Tuesday, June 14, 2011

"the most awesomest place ever," my sister said

All photos in this entry mine.
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My youngest sister said "This is the most awesomest place ever!"

I can see why she thought so - the Valley of Fire State Park really is a remarkable work of nature. I'm so glad we took the time to go there during out visit to Nevada.

I've actually never heard of it until I saw this sign on our way to Lake Mead a few weeks earlier:

The name got me very, very interested. Valley of Fire. I supposed it was a valley full of reddish rock that looked all "fiery" when sunlight hit them. Hmmm.

It was just a few days before we headed back to Manila that my Mama thought of taking us to the Valley of Fire (It was her birthday that day, BTW. Thank you Ma!). She has never been there before either, but she heard it was a beautiful, must-see place that would really make our trip to Nevada more memorable.

But "beautiful" and "must-see", as we learned later, were gross understatements.

A bit of trivia before I continue: Las Vegas is Spanish for the valleys. Anywhere you go in Vegas, you would be surrounded by mountains. They aren't blue, distant mountains like the ones I'm used to seeing on the outskirts of Metro Manila - these are huge, up-close mountains and mountains and mountains and mountains, brown and near-bald, with horizontal striations carved by wind and water.

Seeing the ridged mountains driving through Vegas, I thought those were pretty.

Then we drove out of the city and into the desert where we saw a lot of interesting rock formations. And I thought those were pretty.

We drove on and on, until we finally got to our destination.

As we followed the curve of the road around the mountain ...

... a burst of bright, red rock peered over the dull gray.

We couldn't help saying WOOOOOOW! It was just ... - ... - ... - breathtaking.

Throughout the valley, there were these massive, fascinating rocks, mostly in various reddish hues - from a soft peach to a vivid magenta to a deep bittersweet.

It was as if we were on another planet. Like Mars. Or Tatooine.

Coming to think of it, a lot of movies had a couple of scenes shot in these unique, alienesque vistas (Transformers, Star Trek: Generations and Total Recall, to name a few).

Every now and then, the Hubby, my sister and I went out of our vehicle to take closer looks. We made sure to monkey up and down a few smaller formations.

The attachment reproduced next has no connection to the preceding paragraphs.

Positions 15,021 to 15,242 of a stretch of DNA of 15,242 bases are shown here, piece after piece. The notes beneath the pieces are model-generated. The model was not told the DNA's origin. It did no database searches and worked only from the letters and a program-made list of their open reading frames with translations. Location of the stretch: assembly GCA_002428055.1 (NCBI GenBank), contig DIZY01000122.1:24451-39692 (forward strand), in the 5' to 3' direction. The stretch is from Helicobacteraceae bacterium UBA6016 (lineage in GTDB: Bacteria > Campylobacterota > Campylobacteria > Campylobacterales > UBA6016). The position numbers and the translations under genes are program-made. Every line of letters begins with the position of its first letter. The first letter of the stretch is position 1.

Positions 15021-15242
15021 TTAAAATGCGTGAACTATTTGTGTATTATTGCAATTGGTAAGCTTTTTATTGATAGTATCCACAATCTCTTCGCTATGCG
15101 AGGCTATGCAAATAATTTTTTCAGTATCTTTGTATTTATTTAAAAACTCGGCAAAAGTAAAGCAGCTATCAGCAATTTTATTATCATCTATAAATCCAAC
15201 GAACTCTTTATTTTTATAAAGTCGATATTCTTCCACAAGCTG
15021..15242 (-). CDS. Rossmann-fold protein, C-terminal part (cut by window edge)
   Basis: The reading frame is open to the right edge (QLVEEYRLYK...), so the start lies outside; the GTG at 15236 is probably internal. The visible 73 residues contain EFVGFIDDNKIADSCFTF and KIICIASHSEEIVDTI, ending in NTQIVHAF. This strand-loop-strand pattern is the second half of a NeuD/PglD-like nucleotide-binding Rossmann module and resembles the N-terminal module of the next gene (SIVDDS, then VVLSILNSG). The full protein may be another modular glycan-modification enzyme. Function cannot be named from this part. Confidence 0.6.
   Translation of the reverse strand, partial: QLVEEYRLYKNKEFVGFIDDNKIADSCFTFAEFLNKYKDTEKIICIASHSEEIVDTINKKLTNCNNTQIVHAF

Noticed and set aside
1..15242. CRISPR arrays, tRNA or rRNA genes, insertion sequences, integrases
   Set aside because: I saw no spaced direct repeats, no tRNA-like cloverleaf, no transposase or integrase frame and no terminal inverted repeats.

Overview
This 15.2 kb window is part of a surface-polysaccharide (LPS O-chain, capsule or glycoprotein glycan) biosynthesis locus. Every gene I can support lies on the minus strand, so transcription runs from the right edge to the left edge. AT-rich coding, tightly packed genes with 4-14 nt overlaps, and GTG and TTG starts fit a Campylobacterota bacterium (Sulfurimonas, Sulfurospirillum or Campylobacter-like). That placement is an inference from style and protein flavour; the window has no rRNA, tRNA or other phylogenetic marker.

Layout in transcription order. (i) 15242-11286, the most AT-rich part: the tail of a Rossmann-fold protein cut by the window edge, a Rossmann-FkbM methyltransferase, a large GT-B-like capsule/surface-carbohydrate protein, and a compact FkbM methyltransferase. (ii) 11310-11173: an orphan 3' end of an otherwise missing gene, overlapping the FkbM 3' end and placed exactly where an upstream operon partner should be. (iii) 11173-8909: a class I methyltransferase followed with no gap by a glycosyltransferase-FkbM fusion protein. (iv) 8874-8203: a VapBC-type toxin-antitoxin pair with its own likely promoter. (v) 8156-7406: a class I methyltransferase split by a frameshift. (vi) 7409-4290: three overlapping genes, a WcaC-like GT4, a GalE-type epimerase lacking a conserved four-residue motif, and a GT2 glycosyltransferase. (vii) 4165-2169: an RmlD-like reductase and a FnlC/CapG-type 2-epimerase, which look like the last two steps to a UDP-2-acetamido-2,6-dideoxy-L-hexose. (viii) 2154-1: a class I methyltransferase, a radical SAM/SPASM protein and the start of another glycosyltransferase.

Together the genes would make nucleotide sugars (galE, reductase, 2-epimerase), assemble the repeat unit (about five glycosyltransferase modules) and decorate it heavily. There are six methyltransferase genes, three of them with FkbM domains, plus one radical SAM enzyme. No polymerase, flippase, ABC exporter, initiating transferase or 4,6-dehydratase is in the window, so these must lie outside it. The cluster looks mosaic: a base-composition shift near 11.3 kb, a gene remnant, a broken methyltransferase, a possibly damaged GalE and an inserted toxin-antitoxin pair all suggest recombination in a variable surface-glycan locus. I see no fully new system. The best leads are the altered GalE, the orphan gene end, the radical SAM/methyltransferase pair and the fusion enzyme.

We went up a stairway to a massive balancing rock named Altlatl to see the ancient petroglyphs on its face.

We trekked through a half-mile long canyon trail that featured more petroglyphs and peach-toned rocks.

There was an area aptly called Rainbow Vista, showing off rocks decked in various colors. Not just reds now, but even the lightest creams and the most royal of purples.

The road twisted through colorful formations that looked like lumps of striped candy and molten marshmallow. Really, surreally, pretty.

There are a lot more breathtaking sights at the Valley of Fire, but I couldn't possibly squeeze all the photos I took into this single entry. Besides, whatever pictures I take wouldn't ever suffice to convey the beauty I saw. ^_^

As we drove out of the valley, the interesting rock formations thinned out. The sun set the scenery cooled down from dynamic reds into soft blues.

If it were an easy thing to do, I'd love to visit that place over and over again. It's a definite must-see. If you are anywhere in the area of Nevada, like, if and when you decide to check out what Las Vegas is all about, clear a day in your agenda to visit the Valley of Fire State Park (Especially if you're a movie buff or a sci-fi geek; i.e., you might just want to sight the site where the Autobots rolled out to save the world, or where Captain Kirk fell). Be sure to slather on your sunblock, bring a lot of water and food, and wear comfy-but-sturdy shoes and a good hat. An air-conditioned vehicle would suffice, but I'm sure a decked-out RV wouldn't hurt.